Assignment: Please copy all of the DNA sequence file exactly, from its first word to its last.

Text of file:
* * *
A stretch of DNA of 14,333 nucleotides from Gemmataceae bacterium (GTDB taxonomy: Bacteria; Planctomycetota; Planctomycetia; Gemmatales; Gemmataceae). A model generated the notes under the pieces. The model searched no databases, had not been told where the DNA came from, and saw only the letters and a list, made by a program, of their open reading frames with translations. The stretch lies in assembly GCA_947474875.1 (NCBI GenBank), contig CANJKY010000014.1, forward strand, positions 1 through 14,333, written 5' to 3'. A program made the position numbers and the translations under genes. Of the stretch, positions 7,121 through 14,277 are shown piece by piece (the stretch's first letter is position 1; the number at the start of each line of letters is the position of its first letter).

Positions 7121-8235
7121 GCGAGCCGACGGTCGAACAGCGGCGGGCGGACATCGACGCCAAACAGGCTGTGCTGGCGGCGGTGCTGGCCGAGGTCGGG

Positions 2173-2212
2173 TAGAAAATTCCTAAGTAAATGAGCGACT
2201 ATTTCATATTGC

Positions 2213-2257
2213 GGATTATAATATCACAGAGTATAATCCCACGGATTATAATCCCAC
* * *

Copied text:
A stretch of DNA of 14,333 nucleotides from Gemmataceae bacterium (GTDB taxonomy: Bacteria; Planctomycetota; Planctomycetia; Gemmatales; Gemmataceae). A model generated the notes under the pieces. The model searched no databases, had not been told where the DNA came from, and saw only the letters and a list, made by a program, of their open reading frames with translations. The stretch lies in assembly GCA_947474875.1 (NCBI GenBank), contig CANJKY010000014.1, forward strand, positions 1 through 14,333, written 5' to 3'. A program made the position numbers and the translations under genes. Of the stretch, positions 7,121 through 14,277 are shown piece by piece (the stretch's first letter is position 1; the number at the start of each line of letters is the position of its first letter).

Positions 7121-8235
7121 GCGAGCCGACGGTCGAACAGCGGCGGGCGGACATCGACGCCAAACAGGCTGTGCTGGCGGCGGTGCTGGCCGAGGTCGGG

Positions 2173-2212
2173 TAGAAAATTCCTAAGTAAATGAGCGACT
2201 ATTTCATATTGC

Positions 2213-2257
2213 GGATTATAATATCACAGAGTATAATCCCACGGATTATAATCCCAC